Genetic testing for scoliosis is a fairly new and innovative practice that uses DNA testing to provide insight on the cause of scoliosis. With the rise of genetic testing, doctors are now able to identify the root of a child’s scoliosis condition with greater accuracy. ScoliSMART is the only treatment protocol that utilizes DNA testing for scoliosis and recommends personalized nutrient therapies for each patient’s unique genetic makeup!

To learn more about how to treat the whole scoliosis condition and not only the curve, connect with our passionate providers at ScoliSMART. To explore a non-brace/ non-surgical treatment for your child’s scoliosis problem, you may schedule a no-cost Zoom or phone consultation with a ScoliSMART doctor. Please get in touch with us today! In general, genetic testing of scoliosis involves collecting a small sample of the child’s saliva for analysis. This test will look at the genes responsible for the development of scoliosis and provide valuable insight into its underlying cause. The advantages of DNA testing include providing a more precise diagnosis than traditional methods such as Cobb angle, which can result in faster and more accurate treatment planning.

What are the different types of scoliosis?

Idiopathic Scoliosis

This is the most common type of scoliosis, and it is typically diagnosed in children aged 10-15. The condition is caused by an unknown factor and can cause the spine to curve to the left or right. The Cobb Angle is a measurement used to determine the degree of curve in scoliosis patients. DNA testing has been proposed as an alternative method of diagnosis, but it is still not widely used at this time. As with all new technology, more research is being to be conducted on DNA testing to predict onset of the condition and replace the use of the Cobb Angle.

Congenital Scoliosis (infantile scoliosis)

Congenital scoliosis is a type of scoliosis that is present at birth, because of undeveloped vertebrae. While the DNA test cannot replace the traditional Cobb angle for this type of scoliosis, it may provide valuable insight into other related health issues.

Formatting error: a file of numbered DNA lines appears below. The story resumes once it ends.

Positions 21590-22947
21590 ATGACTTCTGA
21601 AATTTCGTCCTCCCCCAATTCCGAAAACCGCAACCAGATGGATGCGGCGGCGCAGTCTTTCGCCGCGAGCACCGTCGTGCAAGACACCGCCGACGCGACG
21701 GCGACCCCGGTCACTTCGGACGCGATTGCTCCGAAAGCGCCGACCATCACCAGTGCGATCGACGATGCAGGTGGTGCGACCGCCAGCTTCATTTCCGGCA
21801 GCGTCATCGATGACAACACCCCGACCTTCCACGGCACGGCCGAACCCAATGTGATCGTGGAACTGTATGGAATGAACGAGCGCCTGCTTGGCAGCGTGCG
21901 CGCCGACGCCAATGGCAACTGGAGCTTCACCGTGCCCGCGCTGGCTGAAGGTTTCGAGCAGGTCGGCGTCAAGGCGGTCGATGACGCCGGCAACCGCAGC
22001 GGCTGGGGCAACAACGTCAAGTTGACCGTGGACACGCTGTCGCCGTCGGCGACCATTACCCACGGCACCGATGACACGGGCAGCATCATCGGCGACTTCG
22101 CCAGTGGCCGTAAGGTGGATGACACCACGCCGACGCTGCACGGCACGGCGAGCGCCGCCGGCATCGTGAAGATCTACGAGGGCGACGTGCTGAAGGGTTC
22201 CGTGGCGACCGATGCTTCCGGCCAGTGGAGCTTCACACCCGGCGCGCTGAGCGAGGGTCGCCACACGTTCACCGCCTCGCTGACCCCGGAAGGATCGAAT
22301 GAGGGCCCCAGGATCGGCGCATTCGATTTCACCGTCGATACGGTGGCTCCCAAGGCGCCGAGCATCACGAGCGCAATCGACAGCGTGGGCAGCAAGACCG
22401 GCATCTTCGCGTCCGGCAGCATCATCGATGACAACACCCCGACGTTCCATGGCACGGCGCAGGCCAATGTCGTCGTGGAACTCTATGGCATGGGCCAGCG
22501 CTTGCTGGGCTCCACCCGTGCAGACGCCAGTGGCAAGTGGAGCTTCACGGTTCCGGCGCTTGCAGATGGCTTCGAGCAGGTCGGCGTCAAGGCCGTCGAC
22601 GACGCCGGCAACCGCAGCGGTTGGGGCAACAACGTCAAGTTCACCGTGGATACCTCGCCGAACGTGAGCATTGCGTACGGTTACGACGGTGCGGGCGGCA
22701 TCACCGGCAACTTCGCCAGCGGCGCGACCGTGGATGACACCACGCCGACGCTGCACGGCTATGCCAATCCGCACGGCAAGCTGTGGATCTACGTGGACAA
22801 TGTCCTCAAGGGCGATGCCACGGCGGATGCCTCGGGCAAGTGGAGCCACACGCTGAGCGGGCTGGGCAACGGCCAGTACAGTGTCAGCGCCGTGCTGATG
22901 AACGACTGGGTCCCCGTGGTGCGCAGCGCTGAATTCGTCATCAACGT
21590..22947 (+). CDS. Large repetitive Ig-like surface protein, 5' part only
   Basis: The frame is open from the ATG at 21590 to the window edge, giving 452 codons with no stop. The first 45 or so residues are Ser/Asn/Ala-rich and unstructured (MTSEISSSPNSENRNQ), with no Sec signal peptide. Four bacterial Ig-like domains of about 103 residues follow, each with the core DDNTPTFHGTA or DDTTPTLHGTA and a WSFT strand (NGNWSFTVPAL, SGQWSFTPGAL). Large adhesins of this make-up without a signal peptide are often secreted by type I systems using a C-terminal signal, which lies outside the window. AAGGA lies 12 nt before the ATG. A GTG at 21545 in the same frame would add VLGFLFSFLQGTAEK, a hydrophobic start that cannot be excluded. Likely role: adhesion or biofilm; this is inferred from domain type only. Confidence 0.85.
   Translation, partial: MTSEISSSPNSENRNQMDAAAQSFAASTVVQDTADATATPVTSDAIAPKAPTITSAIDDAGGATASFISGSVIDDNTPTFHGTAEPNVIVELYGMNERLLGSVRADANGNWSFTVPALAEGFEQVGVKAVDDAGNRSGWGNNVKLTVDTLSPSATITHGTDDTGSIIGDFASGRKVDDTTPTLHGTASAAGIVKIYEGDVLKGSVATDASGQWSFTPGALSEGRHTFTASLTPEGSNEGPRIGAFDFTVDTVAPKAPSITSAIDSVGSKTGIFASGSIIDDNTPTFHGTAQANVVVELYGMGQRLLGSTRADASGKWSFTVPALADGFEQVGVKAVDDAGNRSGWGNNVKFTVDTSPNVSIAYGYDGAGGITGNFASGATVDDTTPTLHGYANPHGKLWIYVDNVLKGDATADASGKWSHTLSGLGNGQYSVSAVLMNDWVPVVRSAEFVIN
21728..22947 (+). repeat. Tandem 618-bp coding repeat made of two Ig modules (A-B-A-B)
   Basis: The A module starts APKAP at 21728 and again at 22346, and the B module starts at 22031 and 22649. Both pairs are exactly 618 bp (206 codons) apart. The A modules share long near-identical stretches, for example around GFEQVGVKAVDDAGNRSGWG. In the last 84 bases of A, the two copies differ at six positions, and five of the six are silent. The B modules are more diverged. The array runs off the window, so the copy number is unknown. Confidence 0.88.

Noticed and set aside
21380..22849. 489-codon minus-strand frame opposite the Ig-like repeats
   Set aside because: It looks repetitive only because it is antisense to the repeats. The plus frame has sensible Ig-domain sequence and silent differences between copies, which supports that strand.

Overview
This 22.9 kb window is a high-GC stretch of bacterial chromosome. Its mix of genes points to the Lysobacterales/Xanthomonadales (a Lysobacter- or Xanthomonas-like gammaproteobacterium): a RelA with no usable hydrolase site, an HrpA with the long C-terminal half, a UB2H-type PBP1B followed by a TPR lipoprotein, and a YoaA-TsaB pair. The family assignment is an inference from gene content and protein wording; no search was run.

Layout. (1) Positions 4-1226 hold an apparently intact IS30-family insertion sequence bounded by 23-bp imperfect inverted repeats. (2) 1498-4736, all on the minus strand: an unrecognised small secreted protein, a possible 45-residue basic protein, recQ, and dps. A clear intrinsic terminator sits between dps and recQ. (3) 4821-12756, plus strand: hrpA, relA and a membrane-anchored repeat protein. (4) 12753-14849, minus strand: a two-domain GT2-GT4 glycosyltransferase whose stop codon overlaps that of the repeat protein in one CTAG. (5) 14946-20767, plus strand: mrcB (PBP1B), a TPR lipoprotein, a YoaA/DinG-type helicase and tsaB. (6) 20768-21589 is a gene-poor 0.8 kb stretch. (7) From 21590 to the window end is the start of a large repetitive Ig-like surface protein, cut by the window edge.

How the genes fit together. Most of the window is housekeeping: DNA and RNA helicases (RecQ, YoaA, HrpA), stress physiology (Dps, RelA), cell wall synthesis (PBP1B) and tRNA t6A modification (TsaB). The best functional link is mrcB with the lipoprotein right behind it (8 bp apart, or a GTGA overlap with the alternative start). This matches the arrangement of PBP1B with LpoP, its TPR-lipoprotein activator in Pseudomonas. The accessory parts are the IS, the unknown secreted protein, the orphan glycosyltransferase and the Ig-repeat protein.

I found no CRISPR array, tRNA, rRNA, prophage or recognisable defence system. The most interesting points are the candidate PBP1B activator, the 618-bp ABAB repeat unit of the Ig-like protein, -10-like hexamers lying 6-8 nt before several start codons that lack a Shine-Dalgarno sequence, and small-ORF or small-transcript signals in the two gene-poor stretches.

Neuromuscular Scoliosis

Neuromuscular scoliosis is a condition that affects the nervous system or muscles (such as cerebral palsy or muscular dystrophy) and causes a person’s spine to curve. This type of scoliosis is not related to the patient’s genetics and have the highest risk of scoliosis surgery for large curves.

Early Detection Is Key

– DNA testing for scoliosis is a promising new method of diagnosis. It is gaining popularity because it can provide an earlier and more accurate diagnosis than traditional Cobb angle measurements. If used correctly, this method can also identify cases with mild scoliosis and scoliosis that has been previously undiagnosed, allowing for the capture of early signs and preventing progression to more severe cases.

– The potential advantages of using DNA testing for scoliosis compared to traditional Cobb angle measurements include the following:

– The test results and signs of scoliosis are easy to interpret: the test result indicates whether the genetic markers are present or absent, giving physicians a simple way to quickly determine if a child will develop scoliosis or not

– DNA tests are less invasive: a child only needs to undergo the test once in his or her lifetime rather than multiple times as with the traditional method.